In the past month, I finally finished my taxonomic project on Florida lichens. It took over five months to manage all the specimens and ship them to herbaria around the world, but it was time well spent. I am now working on creating dichotomous keys to Florida lichens and hope to create a guide that will foster more research into these organisms.
The other day, I was filing specimens back into the herbarium and found a very old collection. It was an exsiccate from the 1890s. An exsiccate is a set of lichens curated and annotated by an expert and then sold to herbaria. It creates a standard, and serves as a useful identification tool. Although the envelope was fragile, the collection was stunning, and looked as if it had just been collected. It was nice to know that despite not being digitized or cared for, the specimen endured. As long as a physical collection remains, the specimen will remain.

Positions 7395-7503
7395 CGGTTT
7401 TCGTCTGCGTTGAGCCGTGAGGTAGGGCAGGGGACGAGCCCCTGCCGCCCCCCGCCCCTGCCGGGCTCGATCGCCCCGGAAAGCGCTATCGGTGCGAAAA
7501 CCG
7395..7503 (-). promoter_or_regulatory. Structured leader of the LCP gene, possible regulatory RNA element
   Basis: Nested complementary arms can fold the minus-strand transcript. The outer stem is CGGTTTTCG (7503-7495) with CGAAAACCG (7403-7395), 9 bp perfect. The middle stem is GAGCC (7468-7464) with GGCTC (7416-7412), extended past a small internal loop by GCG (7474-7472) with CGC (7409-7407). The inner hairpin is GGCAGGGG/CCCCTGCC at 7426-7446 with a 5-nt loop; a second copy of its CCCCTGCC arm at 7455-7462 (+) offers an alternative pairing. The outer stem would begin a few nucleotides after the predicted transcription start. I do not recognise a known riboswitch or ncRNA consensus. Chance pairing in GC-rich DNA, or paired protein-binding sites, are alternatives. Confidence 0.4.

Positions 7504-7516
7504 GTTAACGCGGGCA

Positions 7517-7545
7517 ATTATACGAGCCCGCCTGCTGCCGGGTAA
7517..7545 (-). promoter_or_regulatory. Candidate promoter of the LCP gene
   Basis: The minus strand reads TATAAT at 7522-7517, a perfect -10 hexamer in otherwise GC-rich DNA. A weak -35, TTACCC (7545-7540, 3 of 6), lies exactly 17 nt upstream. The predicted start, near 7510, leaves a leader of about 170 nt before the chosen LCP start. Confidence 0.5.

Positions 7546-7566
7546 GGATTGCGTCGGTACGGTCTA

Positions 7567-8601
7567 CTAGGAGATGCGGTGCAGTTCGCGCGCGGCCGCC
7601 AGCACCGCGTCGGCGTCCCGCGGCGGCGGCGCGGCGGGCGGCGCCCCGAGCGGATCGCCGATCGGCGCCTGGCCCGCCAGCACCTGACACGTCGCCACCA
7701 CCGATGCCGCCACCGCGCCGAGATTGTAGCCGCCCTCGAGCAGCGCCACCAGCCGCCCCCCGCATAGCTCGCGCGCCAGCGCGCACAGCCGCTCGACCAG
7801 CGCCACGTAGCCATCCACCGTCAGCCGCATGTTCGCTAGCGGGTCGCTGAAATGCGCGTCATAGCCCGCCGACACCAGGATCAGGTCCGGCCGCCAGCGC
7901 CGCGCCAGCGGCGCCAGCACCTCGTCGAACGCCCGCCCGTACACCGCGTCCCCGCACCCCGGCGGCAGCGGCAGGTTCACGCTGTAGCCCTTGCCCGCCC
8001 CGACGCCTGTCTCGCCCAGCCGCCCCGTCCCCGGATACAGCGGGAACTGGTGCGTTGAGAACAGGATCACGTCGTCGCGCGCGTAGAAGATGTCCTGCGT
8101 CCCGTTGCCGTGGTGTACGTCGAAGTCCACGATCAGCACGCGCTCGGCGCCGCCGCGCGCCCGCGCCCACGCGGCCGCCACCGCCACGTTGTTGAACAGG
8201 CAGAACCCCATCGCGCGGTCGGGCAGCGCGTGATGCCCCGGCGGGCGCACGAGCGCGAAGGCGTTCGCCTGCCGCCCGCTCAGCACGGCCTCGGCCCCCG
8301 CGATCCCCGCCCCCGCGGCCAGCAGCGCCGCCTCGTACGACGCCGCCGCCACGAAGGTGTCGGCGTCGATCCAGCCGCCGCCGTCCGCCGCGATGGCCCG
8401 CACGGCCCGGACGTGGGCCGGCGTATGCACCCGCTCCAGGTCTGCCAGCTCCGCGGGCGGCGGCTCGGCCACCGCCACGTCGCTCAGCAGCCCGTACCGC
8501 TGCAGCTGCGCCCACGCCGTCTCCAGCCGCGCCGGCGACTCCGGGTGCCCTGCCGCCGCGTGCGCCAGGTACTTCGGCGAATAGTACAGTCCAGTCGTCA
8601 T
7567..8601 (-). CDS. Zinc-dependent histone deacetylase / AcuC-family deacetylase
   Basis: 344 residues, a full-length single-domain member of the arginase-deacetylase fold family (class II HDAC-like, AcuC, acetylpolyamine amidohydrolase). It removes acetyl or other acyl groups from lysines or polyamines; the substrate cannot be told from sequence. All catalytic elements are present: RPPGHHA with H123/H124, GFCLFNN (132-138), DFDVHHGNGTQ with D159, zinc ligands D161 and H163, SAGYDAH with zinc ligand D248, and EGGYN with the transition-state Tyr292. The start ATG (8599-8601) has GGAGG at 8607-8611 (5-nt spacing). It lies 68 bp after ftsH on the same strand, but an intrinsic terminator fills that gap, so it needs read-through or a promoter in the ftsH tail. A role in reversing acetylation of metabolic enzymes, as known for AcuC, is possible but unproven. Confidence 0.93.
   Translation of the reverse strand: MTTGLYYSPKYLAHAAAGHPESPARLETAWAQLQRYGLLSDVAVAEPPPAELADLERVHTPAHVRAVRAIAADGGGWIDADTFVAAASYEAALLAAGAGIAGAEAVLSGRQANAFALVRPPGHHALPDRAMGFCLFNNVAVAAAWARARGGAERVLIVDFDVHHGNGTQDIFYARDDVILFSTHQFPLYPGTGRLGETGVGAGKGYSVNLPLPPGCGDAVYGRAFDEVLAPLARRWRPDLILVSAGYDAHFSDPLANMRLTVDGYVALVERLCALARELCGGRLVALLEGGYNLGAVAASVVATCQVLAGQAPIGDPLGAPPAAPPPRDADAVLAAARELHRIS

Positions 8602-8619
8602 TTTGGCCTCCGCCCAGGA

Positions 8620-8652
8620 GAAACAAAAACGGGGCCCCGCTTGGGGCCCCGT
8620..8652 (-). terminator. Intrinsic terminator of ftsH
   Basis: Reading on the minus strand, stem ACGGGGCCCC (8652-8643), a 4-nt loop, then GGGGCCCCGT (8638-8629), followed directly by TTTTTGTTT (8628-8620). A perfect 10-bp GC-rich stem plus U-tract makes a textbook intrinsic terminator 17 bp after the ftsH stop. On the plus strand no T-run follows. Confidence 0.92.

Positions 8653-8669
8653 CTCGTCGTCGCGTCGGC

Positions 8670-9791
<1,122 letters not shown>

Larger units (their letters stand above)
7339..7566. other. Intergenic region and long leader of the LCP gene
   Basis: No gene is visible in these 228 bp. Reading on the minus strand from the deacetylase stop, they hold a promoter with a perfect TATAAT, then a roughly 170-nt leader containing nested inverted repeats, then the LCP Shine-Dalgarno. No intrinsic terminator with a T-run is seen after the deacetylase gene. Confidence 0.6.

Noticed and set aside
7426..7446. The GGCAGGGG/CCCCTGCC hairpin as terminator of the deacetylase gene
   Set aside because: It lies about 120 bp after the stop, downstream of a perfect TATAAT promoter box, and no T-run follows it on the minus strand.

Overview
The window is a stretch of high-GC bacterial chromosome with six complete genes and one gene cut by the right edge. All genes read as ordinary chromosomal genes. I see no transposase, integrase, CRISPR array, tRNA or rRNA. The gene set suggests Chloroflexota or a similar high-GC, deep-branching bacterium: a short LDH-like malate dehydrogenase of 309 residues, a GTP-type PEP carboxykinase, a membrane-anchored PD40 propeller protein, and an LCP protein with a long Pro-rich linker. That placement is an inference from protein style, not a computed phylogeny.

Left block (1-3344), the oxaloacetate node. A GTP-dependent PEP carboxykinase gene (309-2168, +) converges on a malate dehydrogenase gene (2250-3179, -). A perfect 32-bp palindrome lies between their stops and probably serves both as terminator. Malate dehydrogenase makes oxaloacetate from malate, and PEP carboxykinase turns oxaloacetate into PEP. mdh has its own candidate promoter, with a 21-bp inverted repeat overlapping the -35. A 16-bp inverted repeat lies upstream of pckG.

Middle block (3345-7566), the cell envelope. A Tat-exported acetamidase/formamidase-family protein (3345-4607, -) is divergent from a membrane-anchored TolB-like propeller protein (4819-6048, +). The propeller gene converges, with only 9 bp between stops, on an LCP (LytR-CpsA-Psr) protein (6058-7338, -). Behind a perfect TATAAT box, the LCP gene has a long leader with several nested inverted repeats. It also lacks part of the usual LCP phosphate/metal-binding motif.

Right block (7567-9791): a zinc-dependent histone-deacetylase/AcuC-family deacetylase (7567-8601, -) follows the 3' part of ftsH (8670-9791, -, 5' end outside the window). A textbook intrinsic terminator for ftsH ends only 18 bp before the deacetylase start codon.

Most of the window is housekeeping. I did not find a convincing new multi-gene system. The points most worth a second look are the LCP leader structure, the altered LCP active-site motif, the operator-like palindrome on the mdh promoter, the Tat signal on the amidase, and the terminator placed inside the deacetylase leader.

I went deep into the Owyhee Mountains in Idaho, on a two day adventure with fellow BLM employees. It was stunning land, more wide and vast than I had ever seen. We went into a BLM wilderness area looking for sage grouse and slickspot peppergrass (a rare plant). Slickspot peppergrass grows on very dry and hard clay, that cracks. Its called desert pavement. There are lots of rare and endemic plants that grow on this surface. Alas the rain made some roads impassable, so we weren’t able to reach the most remote areas. But it was great to get out and see the land.
BLM- Idaho State Office